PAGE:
“On February 10, 1897, seven hundred members of America’s super-elite gathered at the Waldorf Hotel for a costume ball hosted by Bradley Martin, a New York lawyer, and his wife Cornelia. . . Cornelia, a plump matron with blues eyes, a bow mouth, a generous bosom, and incipient jewels, dressed as Mary Stuart, but bested them all by wearing a necklace once owned by the French queen. Bradley came as Louis XIV—the Sun King himself. John Jacob Astor was Henry of Navarre. His mother, Caroline, was

[dressed] in a gown adorned with $250,000 worth of jewels.”(The Bradley Martin ball, 1897, ranked as the most lavish party in United States’ history)(Mr. Martin wound up with a $900,000.00 bill ($8 million today) for the mother of all parties, while the rest of the country was suffering through a prolonged economic depression.)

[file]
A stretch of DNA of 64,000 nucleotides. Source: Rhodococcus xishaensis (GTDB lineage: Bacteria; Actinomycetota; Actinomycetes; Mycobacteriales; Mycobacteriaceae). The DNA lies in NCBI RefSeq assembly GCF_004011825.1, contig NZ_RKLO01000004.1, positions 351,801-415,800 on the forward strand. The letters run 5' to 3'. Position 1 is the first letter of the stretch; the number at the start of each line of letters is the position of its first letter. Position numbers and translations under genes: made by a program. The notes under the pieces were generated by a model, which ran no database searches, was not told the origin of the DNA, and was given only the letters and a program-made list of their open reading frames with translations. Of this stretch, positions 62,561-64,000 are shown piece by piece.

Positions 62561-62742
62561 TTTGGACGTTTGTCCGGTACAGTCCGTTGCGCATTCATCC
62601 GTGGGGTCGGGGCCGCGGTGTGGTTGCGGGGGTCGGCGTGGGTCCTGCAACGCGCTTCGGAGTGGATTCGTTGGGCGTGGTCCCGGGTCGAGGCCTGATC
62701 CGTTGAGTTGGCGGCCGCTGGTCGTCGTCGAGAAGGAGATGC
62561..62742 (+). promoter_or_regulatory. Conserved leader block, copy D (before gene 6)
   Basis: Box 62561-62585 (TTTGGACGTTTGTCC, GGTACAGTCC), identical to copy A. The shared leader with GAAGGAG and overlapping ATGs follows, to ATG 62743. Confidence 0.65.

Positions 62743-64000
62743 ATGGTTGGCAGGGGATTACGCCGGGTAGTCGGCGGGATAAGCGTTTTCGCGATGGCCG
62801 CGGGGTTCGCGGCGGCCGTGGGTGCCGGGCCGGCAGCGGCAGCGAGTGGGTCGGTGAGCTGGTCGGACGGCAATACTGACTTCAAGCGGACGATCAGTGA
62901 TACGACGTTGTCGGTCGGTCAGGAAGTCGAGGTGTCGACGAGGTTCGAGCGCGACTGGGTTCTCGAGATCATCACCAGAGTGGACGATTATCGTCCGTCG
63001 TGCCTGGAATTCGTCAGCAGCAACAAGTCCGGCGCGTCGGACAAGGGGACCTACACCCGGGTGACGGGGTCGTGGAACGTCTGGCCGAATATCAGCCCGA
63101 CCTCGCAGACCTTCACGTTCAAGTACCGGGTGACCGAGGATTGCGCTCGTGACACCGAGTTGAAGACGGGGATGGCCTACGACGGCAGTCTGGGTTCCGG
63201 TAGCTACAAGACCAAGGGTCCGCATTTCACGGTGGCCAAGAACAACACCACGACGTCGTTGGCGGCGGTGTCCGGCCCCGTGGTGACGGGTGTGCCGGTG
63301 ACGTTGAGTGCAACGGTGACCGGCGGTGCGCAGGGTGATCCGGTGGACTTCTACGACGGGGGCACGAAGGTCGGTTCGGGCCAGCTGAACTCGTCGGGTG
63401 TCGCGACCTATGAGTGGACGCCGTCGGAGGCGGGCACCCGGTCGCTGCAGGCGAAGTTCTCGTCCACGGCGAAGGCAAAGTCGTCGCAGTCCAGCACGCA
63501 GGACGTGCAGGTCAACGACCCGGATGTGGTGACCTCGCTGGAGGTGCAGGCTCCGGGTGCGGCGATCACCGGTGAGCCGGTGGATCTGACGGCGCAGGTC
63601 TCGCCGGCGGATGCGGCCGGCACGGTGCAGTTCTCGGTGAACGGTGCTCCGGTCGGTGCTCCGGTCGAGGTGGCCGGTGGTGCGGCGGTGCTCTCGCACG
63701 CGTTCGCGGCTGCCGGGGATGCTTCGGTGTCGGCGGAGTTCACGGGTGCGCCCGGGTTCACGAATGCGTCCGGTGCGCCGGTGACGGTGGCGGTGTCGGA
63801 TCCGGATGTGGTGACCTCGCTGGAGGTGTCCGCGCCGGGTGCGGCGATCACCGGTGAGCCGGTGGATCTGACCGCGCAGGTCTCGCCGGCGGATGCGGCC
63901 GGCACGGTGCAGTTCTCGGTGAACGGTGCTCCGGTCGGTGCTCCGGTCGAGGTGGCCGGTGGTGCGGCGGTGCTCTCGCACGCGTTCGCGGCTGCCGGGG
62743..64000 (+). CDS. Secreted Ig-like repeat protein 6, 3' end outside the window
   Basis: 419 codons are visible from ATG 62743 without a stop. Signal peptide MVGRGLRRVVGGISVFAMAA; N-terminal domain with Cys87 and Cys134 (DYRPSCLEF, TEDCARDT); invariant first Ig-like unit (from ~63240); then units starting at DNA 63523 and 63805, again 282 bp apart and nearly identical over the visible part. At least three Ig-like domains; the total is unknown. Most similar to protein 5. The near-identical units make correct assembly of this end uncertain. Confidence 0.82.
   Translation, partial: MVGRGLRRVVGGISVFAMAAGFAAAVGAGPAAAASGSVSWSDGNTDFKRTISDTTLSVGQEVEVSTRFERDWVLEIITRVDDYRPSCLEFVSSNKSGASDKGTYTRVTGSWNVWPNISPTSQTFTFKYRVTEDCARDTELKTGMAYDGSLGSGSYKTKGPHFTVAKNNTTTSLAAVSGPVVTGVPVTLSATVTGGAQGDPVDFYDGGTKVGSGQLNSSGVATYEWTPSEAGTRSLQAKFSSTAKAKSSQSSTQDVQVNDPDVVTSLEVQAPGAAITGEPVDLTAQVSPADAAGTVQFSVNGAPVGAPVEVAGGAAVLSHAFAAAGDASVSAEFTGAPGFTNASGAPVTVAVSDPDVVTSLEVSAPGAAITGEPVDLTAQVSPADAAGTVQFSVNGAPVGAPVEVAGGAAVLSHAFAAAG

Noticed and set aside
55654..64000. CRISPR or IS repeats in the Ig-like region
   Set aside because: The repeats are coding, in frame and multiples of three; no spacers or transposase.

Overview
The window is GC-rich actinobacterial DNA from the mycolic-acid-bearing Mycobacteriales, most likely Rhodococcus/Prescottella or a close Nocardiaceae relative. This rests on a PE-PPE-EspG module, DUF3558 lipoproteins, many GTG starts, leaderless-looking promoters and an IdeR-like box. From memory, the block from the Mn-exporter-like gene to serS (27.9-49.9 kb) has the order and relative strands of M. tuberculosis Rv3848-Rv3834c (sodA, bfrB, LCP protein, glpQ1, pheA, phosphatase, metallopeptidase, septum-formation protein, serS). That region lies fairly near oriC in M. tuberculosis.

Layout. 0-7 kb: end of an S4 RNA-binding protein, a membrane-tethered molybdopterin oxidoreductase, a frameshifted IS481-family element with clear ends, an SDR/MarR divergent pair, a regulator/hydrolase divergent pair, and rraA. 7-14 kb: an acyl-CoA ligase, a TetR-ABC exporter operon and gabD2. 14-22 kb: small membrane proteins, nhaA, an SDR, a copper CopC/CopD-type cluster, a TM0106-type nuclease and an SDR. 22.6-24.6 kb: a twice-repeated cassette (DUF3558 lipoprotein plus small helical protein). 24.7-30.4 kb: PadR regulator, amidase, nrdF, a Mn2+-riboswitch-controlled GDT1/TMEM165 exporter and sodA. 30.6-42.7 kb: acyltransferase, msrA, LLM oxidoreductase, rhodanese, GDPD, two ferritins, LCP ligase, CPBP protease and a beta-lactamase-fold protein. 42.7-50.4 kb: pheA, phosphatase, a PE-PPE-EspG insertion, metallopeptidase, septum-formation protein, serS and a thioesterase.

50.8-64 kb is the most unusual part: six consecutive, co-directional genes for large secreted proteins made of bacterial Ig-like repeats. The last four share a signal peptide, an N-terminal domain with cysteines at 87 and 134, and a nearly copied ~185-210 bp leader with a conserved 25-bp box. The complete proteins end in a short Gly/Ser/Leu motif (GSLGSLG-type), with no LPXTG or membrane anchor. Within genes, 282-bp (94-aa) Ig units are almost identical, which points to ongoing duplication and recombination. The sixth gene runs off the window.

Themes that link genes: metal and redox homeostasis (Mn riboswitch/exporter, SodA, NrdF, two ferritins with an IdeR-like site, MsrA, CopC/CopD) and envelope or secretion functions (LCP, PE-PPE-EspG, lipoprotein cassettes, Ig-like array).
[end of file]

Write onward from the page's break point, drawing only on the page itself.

“Country superstars Tim McGraw and Faith Hill performed at its 20th annual invitation-only Christmas party this month. . . .Last year, country band Rascal Flatts headlined the party, and in 2010, it was Sting who performed.”(A Texas law firm’s Christmas party, 2012)

“When I see those party lights come on, the party’s over for me.”(Junior Brown)

Extravagance tends to have short-term rewards and long-term consequences, the short-term reward being the party itself and the long-term consequences being the jail term for driving while intoxicated.

Bankruptcy is the same, but the opposite.  How’s that for lawyerly analysis?  Bankruptcy has short-term monetary and emotional costs, but long-term benefits v3l2wgg.  Put another way, bankruptcy is the prudent choice as opposed to the extravagant choice.

Make the prudent choice.  Call the law office of Henley and Henley for your free consultation.